Comic book legend, Marv Wolfman, chats exclusively to eu.playstation.com about bringing the massive world of DC Comics to PlayStation 3.
How does writing the script for a massively multiplayer online action game (MMOAG) such as DC Universe Online compare to crafting one for a comic book, which is normally only 22 to 24 pages?
It takes much more time to do a videogame than a comic, let alone writing an MMOAG, but that's not the main difference. Comics are still pictures and videogames are always moving. But even more than that, the writer controls the story in comics; you follow exactly what we want you to follow.
In a massively MMOAG, the player is in charge. What the writer does is to come up with ideas that get you involved, that need your contributions; then we let you take over. So not only does the mission have to be interesting story-wise, we've got to lead you into great gameplay.
Comics are about us telling a story that you read. MMOAGs are about us telling you there are great things out there, and then letting you decide how you want to deal with them. They're very different.
What were the main guidelines and rules you had to follow when creating your stories in DC Universe Online?
The missions I came up with all had to be very DC Universe centric. That means when crafting a story that deals with Batman, it can't be the same kind of story The Flash would deal with. The characters are all different and so should the stories be.
How did the writing team work together to maintain a sense of cohesion on a project with as much scope as DC Universe Online?
The game producers are in complete charge of that. As a writer I take their lead and follow their directions. The missions I come up with are to solve problems the game designers and producers ask to be dealt with. Gameplay has to come first in order to make the game a great experience. The writer tries to find the most entertaining way of solving the game designer's problems.
How difficult was it to create so many great storylines given the constraints of writing for videogames?
It was only difficult in that I came in early, just as the process was still being developed. I've written videogames before but not MMOAGs and you have to keep reworking ideas so they work in an open world MMOAG environment as opposed to a regular videogame.
So there was lots of starting up, throwing things out and then starting all over again. Otherwise it's still a matter of coming up with a great Wonder Woman story or a great Teen Titans story that actually deals with the player first and the heroes second.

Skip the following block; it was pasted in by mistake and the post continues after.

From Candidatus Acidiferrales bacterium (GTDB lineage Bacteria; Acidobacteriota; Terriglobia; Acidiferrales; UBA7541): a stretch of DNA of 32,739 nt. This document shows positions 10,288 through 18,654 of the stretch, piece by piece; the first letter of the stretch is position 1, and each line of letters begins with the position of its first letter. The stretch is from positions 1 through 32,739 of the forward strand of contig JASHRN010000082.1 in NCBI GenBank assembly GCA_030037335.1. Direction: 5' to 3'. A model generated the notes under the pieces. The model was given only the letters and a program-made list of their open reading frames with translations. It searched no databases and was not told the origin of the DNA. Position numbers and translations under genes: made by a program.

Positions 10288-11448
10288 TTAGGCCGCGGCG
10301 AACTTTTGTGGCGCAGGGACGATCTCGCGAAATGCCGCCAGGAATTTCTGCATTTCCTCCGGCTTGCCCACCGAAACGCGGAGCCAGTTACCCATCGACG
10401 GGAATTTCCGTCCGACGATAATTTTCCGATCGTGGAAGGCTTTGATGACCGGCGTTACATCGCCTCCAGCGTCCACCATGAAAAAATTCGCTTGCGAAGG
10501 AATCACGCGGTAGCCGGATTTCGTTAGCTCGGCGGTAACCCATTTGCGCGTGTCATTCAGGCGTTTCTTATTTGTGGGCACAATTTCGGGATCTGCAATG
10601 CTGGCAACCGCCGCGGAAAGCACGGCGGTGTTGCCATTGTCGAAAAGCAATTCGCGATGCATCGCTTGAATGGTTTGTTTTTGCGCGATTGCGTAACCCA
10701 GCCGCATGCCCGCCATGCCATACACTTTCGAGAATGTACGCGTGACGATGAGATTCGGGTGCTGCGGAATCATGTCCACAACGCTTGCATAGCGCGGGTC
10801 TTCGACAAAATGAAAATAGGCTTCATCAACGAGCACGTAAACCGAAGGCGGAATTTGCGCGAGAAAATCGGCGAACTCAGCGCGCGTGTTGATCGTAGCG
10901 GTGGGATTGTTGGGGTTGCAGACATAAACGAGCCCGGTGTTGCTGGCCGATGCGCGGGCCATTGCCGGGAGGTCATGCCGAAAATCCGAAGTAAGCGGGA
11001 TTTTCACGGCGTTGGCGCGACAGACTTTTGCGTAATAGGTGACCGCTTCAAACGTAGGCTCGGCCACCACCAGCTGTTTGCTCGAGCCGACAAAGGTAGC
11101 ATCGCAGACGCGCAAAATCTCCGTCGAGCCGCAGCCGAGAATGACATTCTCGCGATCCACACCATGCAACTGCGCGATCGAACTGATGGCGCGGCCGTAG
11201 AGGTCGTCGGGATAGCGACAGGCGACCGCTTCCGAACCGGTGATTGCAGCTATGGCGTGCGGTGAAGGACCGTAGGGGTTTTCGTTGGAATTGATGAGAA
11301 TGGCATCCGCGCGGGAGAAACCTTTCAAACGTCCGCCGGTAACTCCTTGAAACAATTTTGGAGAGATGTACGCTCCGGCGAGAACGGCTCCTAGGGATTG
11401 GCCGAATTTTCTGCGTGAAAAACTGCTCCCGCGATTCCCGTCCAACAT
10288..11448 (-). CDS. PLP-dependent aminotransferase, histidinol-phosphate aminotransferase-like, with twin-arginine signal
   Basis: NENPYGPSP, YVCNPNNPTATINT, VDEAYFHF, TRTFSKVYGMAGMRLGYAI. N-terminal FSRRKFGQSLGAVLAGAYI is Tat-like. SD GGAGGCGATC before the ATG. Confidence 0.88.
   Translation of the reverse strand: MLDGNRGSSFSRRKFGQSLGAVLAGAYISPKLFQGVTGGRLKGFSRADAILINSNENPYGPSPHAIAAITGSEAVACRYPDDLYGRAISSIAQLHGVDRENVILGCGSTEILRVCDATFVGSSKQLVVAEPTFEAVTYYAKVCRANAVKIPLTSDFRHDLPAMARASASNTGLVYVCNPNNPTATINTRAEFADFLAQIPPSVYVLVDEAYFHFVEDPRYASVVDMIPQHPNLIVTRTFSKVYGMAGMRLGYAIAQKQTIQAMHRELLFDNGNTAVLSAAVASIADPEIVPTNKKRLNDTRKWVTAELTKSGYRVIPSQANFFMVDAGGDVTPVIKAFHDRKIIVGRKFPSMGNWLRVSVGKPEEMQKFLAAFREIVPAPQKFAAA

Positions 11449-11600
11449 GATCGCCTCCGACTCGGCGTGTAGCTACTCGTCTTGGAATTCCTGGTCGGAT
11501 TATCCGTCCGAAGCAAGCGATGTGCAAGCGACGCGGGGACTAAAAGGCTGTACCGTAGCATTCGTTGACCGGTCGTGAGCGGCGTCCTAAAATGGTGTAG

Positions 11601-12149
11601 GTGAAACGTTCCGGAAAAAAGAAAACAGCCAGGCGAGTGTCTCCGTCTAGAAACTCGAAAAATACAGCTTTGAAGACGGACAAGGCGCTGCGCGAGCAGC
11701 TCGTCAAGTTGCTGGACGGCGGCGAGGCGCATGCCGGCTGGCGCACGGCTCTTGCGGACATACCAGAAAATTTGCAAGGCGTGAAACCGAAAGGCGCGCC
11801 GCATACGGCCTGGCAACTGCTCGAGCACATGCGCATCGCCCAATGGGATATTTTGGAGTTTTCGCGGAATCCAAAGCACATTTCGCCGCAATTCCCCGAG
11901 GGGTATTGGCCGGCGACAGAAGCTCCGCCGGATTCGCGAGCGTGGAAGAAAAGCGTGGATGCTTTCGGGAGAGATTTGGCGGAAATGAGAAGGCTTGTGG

Did you drop or alter any of your creative ideas during the game's development?
Someone told me when I began writing for videogames that all games start at 300 per cent then cut their way down to 100 per cent. And that's always been true. So lots of things you try then get cut as you figure out what your game is and how best to tell your stories. It's very much trial and error until it all comes together as perfect as it can.
What sort of references in the game can fans expect to see from classic or current DC Universe stories?
Because it takes so long to create a game such as this, think of DC Universe Online as the classic DC Universe. We can't be absolutely up to date since it could take a year to get something done and by then the comic book continuity has moved on. But we can refer to events and keep moving the game forward as we go on.
Was it difficult to write for characters as powerful as Superman and Doomsday, knowing that players interact with them in the game rather than watch or observe them like in a comic or movie?
No. Player control is the sole purpose of the game, so you never let yourself think you're doing a Green Lantern game. Instead you're thinking about doing a game with the player that includes Green Lantern and is a perfect Green Lantern experience. It's the same with the other characters. You always think of the player first.
And finally, with DC Universe Online finally in the hands of gamers, which storylines are you most proud of?
I really liked some of my ideas for Gorilla Grodd, the Teen Titans and Superman.